Correlation of nasal symptoms with objective findings and surgical outcome measurement

Thesis submitted for the degree of Master of Surgery, University of London, 1993.
Published (excluding Chapter 9) 1996.
Recompiled HTML format June 2007
© 1993 – 2014 JW Fairley

Mr James W Fairley BSc MBBS FRCS MS
Consultant ENT Surgeon

Chapter 3
Nasal pressure probe studies using a new device in healthy volunteers: Pressure applied to middle turbinate causes pain at lower threshold than inferior turbinate or nasal septum

Chapter 3 Contents

Thesis Contents

Summary

A spring loaded device was designed and built to measure the threshold at which pressure applied to the nasal mucosa causes pain, and to investigate the hypothesis that the middle turbinate is more sensitive to pressure than other areas of the nose.

In a single blind physiological study on eight healthy male volunteers, mean age 30 years, range 24 – 35, the pressure threshold for pain was measured at three sites:

  • The anterior septum (Little’s area)
  • The medial aspect of the anterior part of the inferior turbinate
  • The inferior aspect of the anterior part of the middle turbinate.

In all subjects, the middle turbinate was the most sensitive area, in one subject equally with the inferior turbinate. Mean pain thresholds were:

Middle turbinate 109 kPa
Septum 197 kPa
Inferior turbinate 175 kPa

The differences between the middle turbinate and the other sites were significant (p = 0.0117 vs. septum, p = 0.018 vs. inferior turbinate, Wilcoxon matched pairs signed rank test, two tailed).

An instrument has been developed to measure the pressure threshold for pain in the nasal mucosa. The middle turbinate is more sensitive and results in pain at a lower pressure than the inferior turbinate or nasal septum.

This study supports the concept of mucosal pressure contact zones, particularly around the middle turbinate, as a cause of facial pain and headache.

Introduction

Greenfield Sluder in 1918 put forward the concept of mucosal contact pressure zones, particularly involving the middle turbinates and septum, as one cause of headache.

More recently Heinz Stammberger and other nasal endoscopists (Stammberger and Wolf 1988) have emphasised the importance of nasal mucosal pressure contact zones, not only as a cause of facial pain and headache, but also as the pathophysiological basis of nasal polyp formation, and stagnation of mucociliary clearance leading to subsequent infection in the sinuses.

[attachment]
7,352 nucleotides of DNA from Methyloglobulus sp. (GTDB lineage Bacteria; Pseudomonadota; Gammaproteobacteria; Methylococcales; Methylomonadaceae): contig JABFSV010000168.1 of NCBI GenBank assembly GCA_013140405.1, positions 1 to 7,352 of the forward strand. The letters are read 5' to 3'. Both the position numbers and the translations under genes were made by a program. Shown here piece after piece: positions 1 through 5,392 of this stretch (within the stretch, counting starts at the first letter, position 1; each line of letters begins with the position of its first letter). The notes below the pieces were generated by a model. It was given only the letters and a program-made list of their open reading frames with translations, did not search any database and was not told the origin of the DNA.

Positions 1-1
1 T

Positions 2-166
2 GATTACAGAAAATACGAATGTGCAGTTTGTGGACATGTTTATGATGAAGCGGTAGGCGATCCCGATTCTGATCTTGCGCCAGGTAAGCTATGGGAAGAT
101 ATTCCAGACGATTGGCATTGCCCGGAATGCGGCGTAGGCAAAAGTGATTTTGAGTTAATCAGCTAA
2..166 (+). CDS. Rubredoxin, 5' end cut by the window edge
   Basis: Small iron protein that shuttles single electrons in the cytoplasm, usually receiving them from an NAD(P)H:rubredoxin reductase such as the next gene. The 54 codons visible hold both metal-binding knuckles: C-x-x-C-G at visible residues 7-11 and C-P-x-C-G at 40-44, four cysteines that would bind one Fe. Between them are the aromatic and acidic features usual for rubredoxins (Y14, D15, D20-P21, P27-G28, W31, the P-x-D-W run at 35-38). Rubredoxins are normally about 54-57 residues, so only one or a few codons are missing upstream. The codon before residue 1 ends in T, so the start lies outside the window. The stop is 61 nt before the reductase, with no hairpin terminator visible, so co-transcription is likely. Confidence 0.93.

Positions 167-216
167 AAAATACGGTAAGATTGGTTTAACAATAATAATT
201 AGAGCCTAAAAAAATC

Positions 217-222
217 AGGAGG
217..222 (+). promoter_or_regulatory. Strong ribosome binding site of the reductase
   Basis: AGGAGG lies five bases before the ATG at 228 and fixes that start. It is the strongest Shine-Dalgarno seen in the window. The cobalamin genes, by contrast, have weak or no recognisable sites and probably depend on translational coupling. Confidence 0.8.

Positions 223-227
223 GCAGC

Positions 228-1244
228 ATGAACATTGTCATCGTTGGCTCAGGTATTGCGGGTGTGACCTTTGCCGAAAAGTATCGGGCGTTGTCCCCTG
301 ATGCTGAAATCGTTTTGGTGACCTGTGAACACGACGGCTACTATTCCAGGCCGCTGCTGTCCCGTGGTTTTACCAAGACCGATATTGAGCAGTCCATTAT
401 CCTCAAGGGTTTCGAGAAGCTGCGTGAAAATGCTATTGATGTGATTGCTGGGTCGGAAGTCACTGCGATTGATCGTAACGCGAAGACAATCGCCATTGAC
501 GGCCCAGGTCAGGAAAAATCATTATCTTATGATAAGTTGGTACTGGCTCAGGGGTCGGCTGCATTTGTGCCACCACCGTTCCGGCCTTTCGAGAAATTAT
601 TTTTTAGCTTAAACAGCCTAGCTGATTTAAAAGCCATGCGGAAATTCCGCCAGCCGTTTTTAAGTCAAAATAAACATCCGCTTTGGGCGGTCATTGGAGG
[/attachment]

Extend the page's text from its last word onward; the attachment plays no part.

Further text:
There has been very little experimental physiological work done to measure the actual pressures involved in the mucosal contact zone phenomenon. Harold Wolff and his neurological colleagues in the 1940’s studied the pressure necessary to cause pain in the nose and sinuses (Dalessio, 1972). They also studied the somatotopic surface projections of pain resulting from electrical stimuli applied within the nasal fossa and sinuses (Ray and Wolff, 1940; Wolff, 1943). They measured pressure inside a balloon catheter, blown up in the maxillary antrum, and found that very high pressures were necessary to cause pain in the antrum. Pressure applied in the middle meatus caused pain at much lower levels. They concluded that the pain of acute maxillary sinusitis was probable mediated more by the congestion within the middle meatus than the infection in the antrum itself.

I was unable to find any published papers repeating this work, and therefore decided to carry out a further study, using modern techniques and equipment.

There were two objectives:

  1. To measure the threshold at which pressure applied to the nasal mucosa causes pain.
  2. To test the hypothesis that the middle turbinate is more sensitive to pressure than other areas of the nose.